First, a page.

For many of us, the world seems pretty dark and hopeless right now. We are glued to our screens, hoping for good news, but more often than not we end up reading reports that fill us with anger, fear, or a sense of helplessness.
Still, countless acts of goodness, kindness, and heroism are taking place all over as the world battles COVID-19. Of course, much of it is going on behind the closed doors of hospitals and homes, anonymous and unsung. But some of it is happening for all of the world to see. We’ve rounded up some of the good news as a reminder that, amid the darkness, people are still out there loving and caring for each other.
People are self-organizing to help those in need
Grassroots groups are springing up where people can offer and ask for help from their neighbors. This list includes groups by state in the U.S., as well as several in Canada, Britain, and Germany. In my own community in Toronto, we’re calling it “care-mongering” and people are giving away food, offering to foster animals, and picking up medication for others. Meanwhile, in the U.K., a woman designed a postcard that you can drop off with neighbors who are self-isolating, offering your help with shopping or a friendly phone call.
Stores designate certain hours for at-risk shoppers
In countries across the world, including Iceland, Australia, the U.S., and Canada, grocery stores and pharmacies are designating certain opening hours specifically for at-risk shoppers. That way, people like the elderly and immune-compromised are less likely to face massive crowds and long lines.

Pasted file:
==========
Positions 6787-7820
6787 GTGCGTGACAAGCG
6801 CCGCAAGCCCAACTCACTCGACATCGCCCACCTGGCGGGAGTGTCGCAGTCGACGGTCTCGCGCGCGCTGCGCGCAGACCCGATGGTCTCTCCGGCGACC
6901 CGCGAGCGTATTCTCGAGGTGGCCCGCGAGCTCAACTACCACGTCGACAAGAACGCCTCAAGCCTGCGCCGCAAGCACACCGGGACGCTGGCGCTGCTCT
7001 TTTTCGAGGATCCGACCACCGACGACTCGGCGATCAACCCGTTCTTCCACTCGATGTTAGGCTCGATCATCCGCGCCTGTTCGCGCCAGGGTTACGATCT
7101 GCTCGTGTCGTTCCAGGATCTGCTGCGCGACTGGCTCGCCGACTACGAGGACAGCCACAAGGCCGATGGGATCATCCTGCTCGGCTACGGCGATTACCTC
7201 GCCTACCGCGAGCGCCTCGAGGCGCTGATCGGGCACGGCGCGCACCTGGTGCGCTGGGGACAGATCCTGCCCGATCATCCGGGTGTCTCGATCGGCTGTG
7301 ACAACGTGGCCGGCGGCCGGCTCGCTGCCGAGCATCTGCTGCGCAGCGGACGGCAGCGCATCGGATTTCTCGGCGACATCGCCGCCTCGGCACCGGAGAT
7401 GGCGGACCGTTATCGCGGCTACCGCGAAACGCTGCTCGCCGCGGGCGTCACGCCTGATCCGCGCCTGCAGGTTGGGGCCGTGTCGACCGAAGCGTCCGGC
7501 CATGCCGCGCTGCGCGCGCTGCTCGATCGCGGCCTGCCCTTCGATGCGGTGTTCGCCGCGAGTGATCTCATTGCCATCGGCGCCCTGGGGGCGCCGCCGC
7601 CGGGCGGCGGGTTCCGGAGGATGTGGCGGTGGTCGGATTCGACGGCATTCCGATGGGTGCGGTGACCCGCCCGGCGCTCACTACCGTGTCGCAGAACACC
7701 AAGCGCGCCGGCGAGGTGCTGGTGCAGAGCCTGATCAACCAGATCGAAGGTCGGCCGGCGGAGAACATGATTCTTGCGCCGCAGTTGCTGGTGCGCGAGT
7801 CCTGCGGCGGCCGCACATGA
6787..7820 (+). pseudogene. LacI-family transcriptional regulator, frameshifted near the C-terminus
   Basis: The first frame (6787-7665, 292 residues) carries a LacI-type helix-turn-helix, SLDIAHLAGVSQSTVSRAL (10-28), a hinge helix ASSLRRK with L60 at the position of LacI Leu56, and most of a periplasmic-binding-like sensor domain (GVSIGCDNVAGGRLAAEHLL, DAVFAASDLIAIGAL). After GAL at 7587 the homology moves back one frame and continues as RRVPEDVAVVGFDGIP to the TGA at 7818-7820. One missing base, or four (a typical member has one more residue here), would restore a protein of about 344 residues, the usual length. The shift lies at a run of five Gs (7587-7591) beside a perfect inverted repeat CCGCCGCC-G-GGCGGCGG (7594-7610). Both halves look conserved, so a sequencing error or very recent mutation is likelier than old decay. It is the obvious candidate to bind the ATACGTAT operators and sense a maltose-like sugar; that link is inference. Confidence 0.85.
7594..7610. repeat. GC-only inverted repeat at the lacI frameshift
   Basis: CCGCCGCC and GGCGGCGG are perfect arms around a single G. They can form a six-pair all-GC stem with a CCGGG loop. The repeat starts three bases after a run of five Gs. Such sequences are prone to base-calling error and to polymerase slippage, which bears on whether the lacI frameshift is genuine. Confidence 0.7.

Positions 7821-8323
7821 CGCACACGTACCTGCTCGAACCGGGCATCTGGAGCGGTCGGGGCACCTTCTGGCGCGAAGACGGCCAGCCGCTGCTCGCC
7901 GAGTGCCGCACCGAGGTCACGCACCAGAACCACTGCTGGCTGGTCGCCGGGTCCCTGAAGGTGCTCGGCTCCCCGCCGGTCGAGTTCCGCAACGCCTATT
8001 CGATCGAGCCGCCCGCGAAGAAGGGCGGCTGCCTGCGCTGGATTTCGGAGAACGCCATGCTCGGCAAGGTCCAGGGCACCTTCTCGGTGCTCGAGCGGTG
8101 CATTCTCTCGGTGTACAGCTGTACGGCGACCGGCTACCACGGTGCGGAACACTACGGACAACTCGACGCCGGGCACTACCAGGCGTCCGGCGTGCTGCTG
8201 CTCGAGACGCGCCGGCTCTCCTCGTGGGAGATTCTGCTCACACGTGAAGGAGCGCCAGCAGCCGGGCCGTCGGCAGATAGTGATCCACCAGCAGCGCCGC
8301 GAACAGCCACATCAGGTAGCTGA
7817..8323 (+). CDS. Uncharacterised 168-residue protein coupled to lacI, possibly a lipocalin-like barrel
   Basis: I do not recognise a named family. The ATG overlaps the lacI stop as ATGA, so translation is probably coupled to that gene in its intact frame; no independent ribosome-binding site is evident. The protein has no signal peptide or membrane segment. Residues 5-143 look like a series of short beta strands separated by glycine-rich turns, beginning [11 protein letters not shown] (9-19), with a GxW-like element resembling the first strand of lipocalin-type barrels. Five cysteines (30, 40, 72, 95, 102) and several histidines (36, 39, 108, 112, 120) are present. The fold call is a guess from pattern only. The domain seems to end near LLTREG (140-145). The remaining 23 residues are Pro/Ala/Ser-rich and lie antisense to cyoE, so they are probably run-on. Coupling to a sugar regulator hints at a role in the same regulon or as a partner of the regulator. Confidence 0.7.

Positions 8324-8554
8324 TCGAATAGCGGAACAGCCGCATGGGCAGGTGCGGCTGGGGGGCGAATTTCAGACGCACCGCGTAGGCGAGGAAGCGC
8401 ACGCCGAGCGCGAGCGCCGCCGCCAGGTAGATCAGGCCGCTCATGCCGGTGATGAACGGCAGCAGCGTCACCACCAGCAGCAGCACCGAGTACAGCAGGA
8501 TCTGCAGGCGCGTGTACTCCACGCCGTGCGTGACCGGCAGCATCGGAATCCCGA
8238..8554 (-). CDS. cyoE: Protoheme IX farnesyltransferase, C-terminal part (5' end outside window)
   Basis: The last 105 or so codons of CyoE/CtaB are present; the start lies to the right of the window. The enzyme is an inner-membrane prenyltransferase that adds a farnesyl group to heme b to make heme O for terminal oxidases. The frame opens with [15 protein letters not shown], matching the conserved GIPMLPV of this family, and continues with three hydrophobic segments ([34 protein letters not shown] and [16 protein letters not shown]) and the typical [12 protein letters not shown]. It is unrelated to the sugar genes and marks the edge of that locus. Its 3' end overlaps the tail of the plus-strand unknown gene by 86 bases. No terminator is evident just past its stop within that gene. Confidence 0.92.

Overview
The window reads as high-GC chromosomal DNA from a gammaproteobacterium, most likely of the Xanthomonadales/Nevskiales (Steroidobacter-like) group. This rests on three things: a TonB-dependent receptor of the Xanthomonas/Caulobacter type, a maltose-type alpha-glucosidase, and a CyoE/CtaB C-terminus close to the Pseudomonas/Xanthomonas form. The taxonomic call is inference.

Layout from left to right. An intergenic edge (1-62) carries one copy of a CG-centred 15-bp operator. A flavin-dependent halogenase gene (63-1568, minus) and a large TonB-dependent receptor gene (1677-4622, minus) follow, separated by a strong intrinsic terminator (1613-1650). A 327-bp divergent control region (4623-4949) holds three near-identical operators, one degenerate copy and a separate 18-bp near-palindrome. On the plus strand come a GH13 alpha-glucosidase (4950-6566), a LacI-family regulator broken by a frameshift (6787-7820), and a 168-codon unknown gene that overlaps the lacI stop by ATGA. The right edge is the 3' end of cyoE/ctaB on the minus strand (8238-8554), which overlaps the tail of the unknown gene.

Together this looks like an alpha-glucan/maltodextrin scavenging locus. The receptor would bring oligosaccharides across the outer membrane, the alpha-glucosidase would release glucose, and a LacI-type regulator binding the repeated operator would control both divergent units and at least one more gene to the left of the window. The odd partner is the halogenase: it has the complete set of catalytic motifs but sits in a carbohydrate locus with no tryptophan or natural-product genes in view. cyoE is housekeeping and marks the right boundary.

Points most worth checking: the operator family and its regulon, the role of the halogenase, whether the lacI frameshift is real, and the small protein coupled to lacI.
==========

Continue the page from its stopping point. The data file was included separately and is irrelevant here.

Chinese medical staff bring supplies to help Italy
Last Thursday, medical experts from China landed in Rome with a supply of masks, respirators, and other supplies to help fight COVID-19. The flight was organized by the Chinese Red Cross and brought around 30 tons of equipment to Italy. Besides China, where new cases now seem to be declining, Italy is the worst-hit country in the world.
Quarantined residents sing from their balconies
Amid a lockdown, Italians across the country took to their balconies to sing together last week, closing the distance between them with music. Communal singing also brought people together in Lebanon and Israel. Over in Spain, people in one apartment complex even joined together for a group fitness class at a distance, squatting and doing jumping jacks from their balconies.
Health care workers get a round of applause
In another display of solidarity-from-balconies, Spanish people emerged at 10 p.m. one evening to give a roaring applause to the heroic work of health care workers during COVID-19. The same also happened in Italy, Portugal, and the Netherlands.
NBA players chip in to pay arena workers while games are cancelled
NBA games have been suspended for 30 days, which means no work for arena employees like ticket takers, food vendors, and performers. But at some arenas, players and team owners are donating hundreds of thousands of dollars to make up their wages.
Companies offer free services and entertainment for the homebound
To keep us all entertained while we hunker down at home, companies ranging from Internet providers to orchestras are offering their goods and services for free. The Metropolitan Opera in New York City, for example, is streaming operas each night until they reopen.
Penguins enjoy a private tour of the aquarium
It may not be an act of heroism, but it’s certainly making people smile: The Shedd Aquarium in Chicago is letting some of its rockhopper penguins roam free and take a tour of the place, just like humans normally do. The lucky penguins include a fellow named Wellington and the bonded pair Edward and Annie.